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Bowman Scholars
Bancroft Hall in the spring with midshipmen

2006 Bowman Scholars

Division of Engineering and Weapons

1/C Ruth Gaunt

  • Major: Electrical Engineering
  • Title: Using Non-orthogonal Images for Iris Recognition
  • Advisors: Assistant Professor Robert W. Ives - Electrical Engineering Department, Professor Delores M. Etter - Electrical Engineering Department


Using Non-orthogonal Images for Iris Recognition

Iris recognition is a noninvasive method of biometric signal processing with a high-degree of accuracy that makes it a popular choice for human identification. At the present time an orthogonal, or head-on image of the iris is needed to positively identify the individual. This project will investigate developing an algorithm for identifying individual iris images taken from varying off-center angles. The information content of the iris portion of these images will be evaluated to determine their suitability for identification based on a training and test database using a custom identification algorithm that will be developed. Issues to be addressed include the amount of the iris needed for identification as well as using operations on the iris image to compensate for rotation, distortion and skew. In addition, the extent of non-orthogonality that still allows identification will be investigated. MATLAB® and existing biometric signal processing lab equipment will be used to analyze and implement this research.

1/C Clifford N. Jessop

  • Major: Electrical Engineering
  • Title: Using Wavelength Conversion for Routing in Optical Networks
  • Advisors: Associate Professor R. Brian Jenkins - Electrical Engineering Department, CAPT Robert J. Voigt, USN - Electrical Engineering Department


Using Wavelength Conversion for Routing in Optical Networks

In optical networks, there is currently a need to perform an optical-electrical-optical (O-E-O) conversion at each routing point or node. This introduces latency due to the relatively low speed of the electronic circuitry compared to the bandwidth of the optical medium. Wavelength conversion is a nonlinear process in which the frequency of an optical signal is changed without an optoelectronic conversion. This technique can be used to route data in an optical format, eliminating the O-E-O conversion and drastically reducing network latency at each node. This research will investigate: 1) the feasibility of wavelength conversion as a routing tool and 2) possible construction of an actual wavelength converter. Throughput and reliability will be analyzed for networks with and without wavelength conversion. Additionally, the suitability of this technology will be analyzed in digital, analog and mixed signal networks.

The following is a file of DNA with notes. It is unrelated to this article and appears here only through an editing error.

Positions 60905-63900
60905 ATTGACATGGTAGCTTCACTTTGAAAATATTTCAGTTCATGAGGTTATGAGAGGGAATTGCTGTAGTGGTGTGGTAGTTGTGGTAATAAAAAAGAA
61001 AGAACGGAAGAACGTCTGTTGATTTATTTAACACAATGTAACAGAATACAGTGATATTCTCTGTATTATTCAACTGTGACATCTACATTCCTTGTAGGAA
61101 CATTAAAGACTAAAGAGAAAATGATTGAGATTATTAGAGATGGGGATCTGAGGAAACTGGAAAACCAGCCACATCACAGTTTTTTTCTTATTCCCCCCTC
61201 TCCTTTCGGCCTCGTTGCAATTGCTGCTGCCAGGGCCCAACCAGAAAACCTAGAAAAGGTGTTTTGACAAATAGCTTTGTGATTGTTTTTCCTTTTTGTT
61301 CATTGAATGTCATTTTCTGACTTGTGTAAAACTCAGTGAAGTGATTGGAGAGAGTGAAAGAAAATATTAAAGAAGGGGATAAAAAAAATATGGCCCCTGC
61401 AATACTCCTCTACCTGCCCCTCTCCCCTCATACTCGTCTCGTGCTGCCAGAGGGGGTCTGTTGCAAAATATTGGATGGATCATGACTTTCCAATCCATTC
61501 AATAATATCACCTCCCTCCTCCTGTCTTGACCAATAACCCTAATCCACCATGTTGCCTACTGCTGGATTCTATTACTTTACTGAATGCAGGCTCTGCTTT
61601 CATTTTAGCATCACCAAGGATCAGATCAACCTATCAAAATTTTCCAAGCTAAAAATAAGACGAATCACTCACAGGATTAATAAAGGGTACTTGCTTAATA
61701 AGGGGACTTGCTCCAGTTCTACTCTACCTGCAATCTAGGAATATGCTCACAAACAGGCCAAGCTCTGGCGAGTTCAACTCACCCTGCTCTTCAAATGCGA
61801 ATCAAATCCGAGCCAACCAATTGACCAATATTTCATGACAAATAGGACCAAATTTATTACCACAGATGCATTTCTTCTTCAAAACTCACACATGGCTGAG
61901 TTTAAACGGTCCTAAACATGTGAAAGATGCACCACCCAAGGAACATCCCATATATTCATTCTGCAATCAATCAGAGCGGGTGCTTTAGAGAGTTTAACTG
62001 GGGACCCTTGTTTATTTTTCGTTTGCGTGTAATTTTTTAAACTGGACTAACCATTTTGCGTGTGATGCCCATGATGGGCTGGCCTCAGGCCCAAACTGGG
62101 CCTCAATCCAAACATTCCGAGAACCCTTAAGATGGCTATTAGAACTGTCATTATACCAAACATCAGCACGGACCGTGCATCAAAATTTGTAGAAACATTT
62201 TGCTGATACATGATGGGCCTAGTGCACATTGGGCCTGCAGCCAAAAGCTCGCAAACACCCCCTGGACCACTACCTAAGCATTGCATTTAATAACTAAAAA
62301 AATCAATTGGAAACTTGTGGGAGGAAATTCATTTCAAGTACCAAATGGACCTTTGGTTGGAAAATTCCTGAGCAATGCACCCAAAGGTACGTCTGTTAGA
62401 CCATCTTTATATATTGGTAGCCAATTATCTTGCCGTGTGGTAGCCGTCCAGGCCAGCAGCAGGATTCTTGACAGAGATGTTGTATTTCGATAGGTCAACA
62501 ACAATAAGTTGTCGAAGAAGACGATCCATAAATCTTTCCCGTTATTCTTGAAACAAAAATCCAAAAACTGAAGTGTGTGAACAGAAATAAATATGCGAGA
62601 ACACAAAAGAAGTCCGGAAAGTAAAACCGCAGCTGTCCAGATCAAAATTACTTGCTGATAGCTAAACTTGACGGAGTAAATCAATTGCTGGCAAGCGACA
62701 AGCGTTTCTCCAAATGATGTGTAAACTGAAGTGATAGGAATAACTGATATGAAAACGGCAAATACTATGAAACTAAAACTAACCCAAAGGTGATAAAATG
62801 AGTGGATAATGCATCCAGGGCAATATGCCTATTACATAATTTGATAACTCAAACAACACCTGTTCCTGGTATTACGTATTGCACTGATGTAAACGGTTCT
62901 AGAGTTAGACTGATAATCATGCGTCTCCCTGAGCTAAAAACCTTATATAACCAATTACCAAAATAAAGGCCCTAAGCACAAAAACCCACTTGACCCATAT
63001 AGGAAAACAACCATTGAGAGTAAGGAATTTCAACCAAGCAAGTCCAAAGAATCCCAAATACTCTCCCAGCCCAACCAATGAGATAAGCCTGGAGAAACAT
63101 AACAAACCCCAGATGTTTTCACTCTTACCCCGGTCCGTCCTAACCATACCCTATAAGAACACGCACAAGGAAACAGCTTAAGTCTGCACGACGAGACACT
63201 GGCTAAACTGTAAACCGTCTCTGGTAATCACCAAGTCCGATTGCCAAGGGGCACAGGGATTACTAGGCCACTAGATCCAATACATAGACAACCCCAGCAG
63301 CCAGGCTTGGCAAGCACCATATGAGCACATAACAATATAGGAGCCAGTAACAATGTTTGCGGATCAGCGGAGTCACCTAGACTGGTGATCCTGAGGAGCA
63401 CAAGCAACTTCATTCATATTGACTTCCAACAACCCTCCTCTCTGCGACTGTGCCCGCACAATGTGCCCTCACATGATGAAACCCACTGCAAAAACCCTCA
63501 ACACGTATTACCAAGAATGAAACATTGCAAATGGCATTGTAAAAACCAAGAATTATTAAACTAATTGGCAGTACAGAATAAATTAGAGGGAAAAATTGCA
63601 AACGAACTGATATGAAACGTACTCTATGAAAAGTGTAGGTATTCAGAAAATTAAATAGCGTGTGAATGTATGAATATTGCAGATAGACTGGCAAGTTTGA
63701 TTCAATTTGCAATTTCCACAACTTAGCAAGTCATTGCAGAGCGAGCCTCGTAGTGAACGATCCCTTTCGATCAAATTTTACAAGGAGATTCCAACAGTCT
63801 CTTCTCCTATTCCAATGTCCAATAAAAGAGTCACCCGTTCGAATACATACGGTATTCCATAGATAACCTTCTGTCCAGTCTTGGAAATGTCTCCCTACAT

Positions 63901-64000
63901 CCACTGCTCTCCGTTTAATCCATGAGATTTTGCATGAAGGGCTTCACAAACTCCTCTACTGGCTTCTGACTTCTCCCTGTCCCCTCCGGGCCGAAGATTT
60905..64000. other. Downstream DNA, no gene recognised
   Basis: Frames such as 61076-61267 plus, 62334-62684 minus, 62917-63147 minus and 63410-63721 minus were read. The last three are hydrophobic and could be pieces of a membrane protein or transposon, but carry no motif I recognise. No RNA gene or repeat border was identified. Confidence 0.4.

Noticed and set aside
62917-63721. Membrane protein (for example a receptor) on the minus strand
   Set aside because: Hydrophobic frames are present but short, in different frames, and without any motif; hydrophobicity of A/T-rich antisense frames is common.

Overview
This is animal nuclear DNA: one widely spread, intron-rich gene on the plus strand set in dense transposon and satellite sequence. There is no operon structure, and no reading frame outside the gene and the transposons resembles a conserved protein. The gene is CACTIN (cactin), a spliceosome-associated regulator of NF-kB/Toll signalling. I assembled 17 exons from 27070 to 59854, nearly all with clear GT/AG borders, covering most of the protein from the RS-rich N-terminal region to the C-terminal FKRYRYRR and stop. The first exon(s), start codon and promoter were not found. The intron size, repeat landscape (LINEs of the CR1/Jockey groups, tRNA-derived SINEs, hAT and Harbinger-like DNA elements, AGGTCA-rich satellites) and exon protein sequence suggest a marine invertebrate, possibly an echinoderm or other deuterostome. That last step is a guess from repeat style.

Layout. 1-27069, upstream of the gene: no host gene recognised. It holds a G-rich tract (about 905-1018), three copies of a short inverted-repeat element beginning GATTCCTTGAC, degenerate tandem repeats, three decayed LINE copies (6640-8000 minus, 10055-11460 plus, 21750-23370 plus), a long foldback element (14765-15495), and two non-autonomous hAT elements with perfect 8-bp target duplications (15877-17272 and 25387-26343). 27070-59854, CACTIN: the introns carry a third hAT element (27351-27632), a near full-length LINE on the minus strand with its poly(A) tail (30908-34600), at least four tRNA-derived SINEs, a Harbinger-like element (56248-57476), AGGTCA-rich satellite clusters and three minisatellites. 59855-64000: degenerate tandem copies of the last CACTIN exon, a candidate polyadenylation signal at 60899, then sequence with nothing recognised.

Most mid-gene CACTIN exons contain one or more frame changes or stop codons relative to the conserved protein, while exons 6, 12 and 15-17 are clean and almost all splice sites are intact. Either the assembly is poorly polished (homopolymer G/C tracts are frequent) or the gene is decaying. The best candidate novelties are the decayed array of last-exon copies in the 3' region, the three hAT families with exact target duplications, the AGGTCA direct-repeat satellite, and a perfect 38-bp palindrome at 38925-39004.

1/C David M. Koeppel

  • Major: Aerospace Engineering
  • Title: Space Capability of Lithium Ion Batteries
  • Advisor: CDR David D. Myre, USN - Aerospace Engineering Department


Space Capability of Lithium Ion Batteries

Nickel-hydrogen batteries are widely used as spacecraft power sources. Lithium Ion batteries have a greater energy density and cost-to-energy ratio than that found in Nickel-Hydrogen batteries. Lithium Ion batteries, however, have not been tested for tolerance to the space environment. As such, this research will test the batteries for different types of charging and discharging characteristics, while comparing the results to those of Nickel-Hydrogen and Nickel-Cadmium batteries. The Lithium Ion batteries will be tested for rate of discharge, discharge current, internal impedance, capacitance and external temperature. Similar characteristics will be observed and recorded during the charging of the batteries. The number of charge and discharge cycles will be recorded in order to study these characteristics over the life of the battery. This data will help to analyze the suitability of Lithium Ion batteries for use in spacecraft.

1/C Joseph J. Koessler

  • Major: Mechanical Engineering